Boston 25 News goes ‘Inside Moderna’: From side effects to skepticism to safety

BOSTON — Cambridge-based Moderna has been at the forefront of the race to vaccinate Americans against the Coronavirus pandemic. Whether you already got the company’s shot or you’re skeptical about vaccines in general, Boston 25 News wanted to bring your questions directly to the local company’s leaders for answers.

Boston 25 News anchor Vanessa Welch spent weeks interviewing Moderna leaders, from the president to the scientists who helped make the COVID-19 mRNA breakthrough, to get those answers in a series of reports.

ON SKEPTICISM

Vanessa Welch: “There are still a lot of people who are skeptical of the vaccine, give a 30-second pitch to someone…who hasn’t had the vaccine, isn’t sure they’ll get it.”

Stephen Hoge, Moderna president: “There’s really only two choices: we have vaccines or getting sick. And particularly when we get sick, it’s not just us that get exposed. It’s our loved ones. It’s people we run into in the street.”

ON CONCERNS THAT THE VACCINE WAS RUSHED

Hoge: “We rushed to bring the vaccines forward, we did not rush to review the data and follow the science where it led us, and in that sense, I hope people can have confidence.”

Melanie Ivarsson, Chief Development Officer: “They were run incredibly quickly. But we didn’t cut any corners. So the most important thing is that we protected safety and quality. Normally, one of the reasons that vaccines take such a long time to run the trials is that they’re incredibly large and expensive. You would be making big decisions around investments, ‘Do I want to spend the many millions of dollars?’ Everyone wanted to help us, every wonderful doctor at the clinical side, every ethics committee, everyone we needed to interact with, when we said it’s Moderna running a COVID-19 vaccine study, they were like, ‘Yeah, I’ll look at that this weekend.’ Things that would have taken two weeks to two hours. We only had to look at safety data, we already knew that we could go as quickly as possible and that the investment would be there.”

>>>PREVIOUS: Boston 25′s Vanessa Welch sits down with Moderna president Stephen Hoge

Hamilton Bennett, Senior Director – Vaccine Access & Partnerships: “The FDA was willing to work with us to turn around reviews in two weeks. And that’s what you need to do when you’re facing a global pandemic.”

Welch: “But still some people feel it’s experimental. How do you convince them?”

Hoge: “They really need to hear it from trusted voices, people who they already rely on, their family doctor or people in their community. If we’re really going to make a difference in that hesitancy, which isn’t misplaced, it’s just they need to hear from voices that they trust.”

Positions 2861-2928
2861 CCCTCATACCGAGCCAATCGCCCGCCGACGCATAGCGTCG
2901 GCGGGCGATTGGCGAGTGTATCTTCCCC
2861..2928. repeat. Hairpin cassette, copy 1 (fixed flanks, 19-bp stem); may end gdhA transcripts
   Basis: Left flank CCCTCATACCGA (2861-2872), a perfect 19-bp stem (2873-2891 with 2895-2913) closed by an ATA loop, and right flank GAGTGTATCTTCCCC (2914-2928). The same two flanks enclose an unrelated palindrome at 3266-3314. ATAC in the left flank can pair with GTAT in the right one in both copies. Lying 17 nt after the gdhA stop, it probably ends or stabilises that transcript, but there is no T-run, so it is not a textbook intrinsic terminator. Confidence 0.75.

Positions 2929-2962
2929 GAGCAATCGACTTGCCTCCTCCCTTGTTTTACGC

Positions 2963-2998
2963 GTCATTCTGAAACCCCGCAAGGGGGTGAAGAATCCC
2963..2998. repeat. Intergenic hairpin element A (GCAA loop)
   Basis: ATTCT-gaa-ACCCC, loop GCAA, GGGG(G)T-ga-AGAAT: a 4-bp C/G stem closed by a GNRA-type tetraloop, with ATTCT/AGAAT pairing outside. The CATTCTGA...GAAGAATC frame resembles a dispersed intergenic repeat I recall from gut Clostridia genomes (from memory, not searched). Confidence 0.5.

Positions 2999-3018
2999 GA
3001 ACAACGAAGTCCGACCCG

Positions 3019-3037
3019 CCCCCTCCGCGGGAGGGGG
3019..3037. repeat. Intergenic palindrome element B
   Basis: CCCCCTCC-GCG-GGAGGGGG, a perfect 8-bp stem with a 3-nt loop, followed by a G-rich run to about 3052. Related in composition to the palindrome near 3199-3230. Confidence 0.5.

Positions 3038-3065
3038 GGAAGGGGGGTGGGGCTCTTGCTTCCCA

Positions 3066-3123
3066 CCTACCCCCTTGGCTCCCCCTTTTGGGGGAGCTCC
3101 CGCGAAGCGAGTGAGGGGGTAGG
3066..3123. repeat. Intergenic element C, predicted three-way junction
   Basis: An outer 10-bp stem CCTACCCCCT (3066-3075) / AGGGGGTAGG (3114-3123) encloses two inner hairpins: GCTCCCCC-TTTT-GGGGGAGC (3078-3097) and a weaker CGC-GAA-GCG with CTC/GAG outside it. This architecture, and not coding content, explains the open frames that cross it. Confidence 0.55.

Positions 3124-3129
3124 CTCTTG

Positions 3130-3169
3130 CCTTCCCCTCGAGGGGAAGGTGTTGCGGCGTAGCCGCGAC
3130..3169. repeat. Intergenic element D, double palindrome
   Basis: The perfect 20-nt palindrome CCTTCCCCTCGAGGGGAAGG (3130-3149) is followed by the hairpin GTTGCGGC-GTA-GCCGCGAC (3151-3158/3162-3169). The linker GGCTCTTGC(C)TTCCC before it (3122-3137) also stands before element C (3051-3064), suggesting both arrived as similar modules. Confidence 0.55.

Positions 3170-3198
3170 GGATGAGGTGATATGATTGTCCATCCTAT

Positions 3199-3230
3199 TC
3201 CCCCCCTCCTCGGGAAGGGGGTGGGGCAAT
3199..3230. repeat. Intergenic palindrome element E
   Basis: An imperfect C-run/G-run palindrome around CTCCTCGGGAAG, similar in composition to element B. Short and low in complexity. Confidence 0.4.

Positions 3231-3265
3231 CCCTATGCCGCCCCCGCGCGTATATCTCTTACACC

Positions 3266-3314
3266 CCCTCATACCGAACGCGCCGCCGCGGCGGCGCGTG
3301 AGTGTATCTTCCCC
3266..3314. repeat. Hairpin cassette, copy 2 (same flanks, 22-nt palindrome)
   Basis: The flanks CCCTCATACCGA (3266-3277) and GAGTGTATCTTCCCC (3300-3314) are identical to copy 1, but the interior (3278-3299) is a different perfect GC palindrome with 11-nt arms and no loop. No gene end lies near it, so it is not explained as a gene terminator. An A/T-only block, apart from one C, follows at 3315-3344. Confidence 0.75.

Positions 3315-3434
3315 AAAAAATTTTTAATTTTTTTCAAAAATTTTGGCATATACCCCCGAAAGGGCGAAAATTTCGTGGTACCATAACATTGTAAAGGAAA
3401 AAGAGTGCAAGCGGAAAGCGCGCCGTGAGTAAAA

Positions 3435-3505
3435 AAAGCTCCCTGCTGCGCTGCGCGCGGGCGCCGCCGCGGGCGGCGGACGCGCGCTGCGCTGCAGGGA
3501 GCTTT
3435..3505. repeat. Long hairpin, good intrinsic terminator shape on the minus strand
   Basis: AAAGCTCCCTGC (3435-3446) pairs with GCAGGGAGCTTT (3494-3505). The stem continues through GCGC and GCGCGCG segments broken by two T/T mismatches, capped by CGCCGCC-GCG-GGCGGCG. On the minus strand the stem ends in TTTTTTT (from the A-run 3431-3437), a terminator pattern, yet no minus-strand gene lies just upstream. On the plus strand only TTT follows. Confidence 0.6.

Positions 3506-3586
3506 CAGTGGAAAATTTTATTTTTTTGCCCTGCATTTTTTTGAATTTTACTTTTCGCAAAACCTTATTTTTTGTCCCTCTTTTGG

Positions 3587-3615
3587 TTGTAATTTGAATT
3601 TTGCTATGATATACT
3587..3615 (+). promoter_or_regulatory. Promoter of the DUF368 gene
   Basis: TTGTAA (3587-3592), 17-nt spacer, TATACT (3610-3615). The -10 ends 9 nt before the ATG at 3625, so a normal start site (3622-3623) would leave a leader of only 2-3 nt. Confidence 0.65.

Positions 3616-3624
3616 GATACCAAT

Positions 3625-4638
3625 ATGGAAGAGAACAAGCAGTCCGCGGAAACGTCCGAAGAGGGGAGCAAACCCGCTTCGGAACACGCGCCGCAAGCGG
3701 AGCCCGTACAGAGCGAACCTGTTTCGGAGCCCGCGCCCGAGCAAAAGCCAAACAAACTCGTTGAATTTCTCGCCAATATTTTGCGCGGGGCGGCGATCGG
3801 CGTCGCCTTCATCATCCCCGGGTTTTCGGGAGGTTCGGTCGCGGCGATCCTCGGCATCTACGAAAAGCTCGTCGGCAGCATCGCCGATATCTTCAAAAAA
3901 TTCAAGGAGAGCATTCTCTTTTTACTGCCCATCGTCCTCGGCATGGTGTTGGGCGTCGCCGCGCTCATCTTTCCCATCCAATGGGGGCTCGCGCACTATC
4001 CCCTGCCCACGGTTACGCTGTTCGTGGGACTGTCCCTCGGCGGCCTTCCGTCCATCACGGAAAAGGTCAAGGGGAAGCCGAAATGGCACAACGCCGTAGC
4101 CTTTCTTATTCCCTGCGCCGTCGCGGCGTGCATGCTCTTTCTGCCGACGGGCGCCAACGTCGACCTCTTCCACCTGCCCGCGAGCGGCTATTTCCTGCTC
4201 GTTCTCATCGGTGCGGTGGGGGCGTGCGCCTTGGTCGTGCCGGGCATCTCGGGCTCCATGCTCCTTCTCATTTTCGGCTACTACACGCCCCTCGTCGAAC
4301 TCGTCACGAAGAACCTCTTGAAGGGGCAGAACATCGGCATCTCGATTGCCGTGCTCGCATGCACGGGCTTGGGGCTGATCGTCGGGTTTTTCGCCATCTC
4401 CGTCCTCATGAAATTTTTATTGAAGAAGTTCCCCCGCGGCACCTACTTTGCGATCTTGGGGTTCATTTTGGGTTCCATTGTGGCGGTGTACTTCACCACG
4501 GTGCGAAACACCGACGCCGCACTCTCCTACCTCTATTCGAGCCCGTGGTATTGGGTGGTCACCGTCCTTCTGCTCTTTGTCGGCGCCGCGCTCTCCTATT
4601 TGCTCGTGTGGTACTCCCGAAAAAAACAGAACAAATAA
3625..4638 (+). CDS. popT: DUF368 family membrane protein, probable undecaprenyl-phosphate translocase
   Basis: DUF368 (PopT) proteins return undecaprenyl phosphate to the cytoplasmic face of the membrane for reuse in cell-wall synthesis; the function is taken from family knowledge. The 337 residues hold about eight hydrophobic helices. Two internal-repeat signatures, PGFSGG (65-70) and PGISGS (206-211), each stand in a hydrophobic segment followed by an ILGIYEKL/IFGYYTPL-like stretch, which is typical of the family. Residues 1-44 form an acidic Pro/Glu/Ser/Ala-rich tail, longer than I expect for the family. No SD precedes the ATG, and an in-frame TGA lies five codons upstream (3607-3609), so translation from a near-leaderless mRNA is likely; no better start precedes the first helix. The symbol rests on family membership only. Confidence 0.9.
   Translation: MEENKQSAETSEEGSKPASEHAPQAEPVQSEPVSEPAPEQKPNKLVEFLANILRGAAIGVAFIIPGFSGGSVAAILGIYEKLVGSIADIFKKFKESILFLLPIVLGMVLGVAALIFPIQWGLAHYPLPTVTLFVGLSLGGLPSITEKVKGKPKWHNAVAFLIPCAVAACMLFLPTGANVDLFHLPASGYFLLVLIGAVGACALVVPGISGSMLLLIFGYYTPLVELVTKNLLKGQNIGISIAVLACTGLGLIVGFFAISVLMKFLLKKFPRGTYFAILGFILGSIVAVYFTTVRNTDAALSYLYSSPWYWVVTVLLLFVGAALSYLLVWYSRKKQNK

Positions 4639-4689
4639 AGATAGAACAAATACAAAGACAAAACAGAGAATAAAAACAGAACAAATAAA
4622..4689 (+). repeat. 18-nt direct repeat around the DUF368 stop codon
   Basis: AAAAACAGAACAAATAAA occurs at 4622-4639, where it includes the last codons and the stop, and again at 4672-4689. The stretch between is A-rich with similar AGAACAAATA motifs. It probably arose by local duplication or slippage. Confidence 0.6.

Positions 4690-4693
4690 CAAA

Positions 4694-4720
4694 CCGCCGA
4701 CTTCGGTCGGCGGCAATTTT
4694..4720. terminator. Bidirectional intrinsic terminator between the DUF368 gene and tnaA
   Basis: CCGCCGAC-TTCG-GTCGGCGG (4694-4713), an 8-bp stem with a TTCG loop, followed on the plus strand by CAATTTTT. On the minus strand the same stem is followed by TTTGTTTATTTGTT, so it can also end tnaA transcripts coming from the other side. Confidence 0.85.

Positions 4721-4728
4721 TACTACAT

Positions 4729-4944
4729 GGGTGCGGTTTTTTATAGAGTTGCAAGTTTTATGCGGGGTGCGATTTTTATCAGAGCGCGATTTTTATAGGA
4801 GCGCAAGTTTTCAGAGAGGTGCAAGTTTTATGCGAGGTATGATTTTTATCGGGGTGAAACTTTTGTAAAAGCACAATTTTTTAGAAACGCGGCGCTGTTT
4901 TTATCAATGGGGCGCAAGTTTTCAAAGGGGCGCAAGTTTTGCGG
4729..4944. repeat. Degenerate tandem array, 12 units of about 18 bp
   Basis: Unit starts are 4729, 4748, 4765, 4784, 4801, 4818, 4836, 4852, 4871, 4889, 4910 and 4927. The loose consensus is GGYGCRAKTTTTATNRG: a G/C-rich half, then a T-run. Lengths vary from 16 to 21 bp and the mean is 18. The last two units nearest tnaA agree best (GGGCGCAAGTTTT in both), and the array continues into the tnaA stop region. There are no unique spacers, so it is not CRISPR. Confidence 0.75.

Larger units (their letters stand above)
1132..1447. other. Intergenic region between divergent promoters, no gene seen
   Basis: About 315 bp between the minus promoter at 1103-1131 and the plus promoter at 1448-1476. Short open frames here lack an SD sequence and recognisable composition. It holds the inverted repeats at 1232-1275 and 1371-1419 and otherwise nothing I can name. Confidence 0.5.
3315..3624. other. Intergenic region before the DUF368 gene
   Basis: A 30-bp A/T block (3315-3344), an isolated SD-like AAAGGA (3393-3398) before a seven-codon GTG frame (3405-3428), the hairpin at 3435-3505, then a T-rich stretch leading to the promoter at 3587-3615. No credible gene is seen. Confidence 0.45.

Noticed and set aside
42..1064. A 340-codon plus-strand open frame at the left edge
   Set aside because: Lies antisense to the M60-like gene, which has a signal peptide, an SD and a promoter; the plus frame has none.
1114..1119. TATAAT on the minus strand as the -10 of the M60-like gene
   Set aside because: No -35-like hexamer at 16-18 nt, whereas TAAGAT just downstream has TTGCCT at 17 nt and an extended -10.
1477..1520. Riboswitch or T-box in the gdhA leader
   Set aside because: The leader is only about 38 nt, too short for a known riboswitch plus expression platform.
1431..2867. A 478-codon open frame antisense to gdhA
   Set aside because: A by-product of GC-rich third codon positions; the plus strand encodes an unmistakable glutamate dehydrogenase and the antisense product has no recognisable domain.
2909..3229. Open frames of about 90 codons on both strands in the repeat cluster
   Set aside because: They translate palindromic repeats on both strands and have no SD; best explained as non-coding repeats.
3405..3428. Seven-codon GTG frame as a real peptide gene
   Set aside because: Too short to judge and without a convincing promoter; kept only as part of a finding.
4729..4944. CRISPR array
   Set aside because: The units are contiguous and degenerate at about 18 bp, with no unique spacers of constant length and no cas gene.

ON MODERNA’S DECISION TO PAUSE CLINICAL TRIALS TO INCREASE CULTURAL DIVERSITY

Barbara Salami, VP for Digital for Commercial and Senior Leader for mPOWER, Moderna’s Black Employee Resource Group: “They took a very, very difficult, brave decision to stop and make sure that it was truly a balanced trial. [I’m] super excited to be able to take that message to my family, to other communities of color, because it’s really important that they understand that we were part and parcel of the trial.”

ON QUALITY CONTROL AT THE NORWOOD MANUFACTURING FACILITY AS MODERNA PREPARES TO TRIPLE PRODUCTION TO MEET GLOBAL DEMAND

Scott Nickerson Senior VP of U.S. Manufacturing and Global Quality: “We have a large quality assurance and quality control team that ensures that the product that’s going out the door is tested and has the highest quality.”

ON HOW OFTEN WE WILL NEED COVID SHOTS AND/OR BOOSTERS

Hoge: “We think it’s probably annually for the near term. And that’s, in particular, while the virus is evolving and the pandemic is raging.”

ON WHY MODERNA’S SECOND VACCINE HAS A REPUTATION FOR STRONGER SIDE EFFECTS

Hoge: “What we tried to do in designing the dose of the vaccine that we give is we wanted to make sure that we give people the strongest possible immune response after that second dose. And there’s two reasons for that: you want to have really high efficacy and you want it to last a long time.”

Welch: “Does that mean, it’s more effective than some of the other vaccines that don’t have those stronger side effects?”

Hoge: “We think so. We think it will ultimately be seen to be [an] even more effective vaccine. There’s not data on that yet. We can say it’s extremely effective right after you have your first two doses.”

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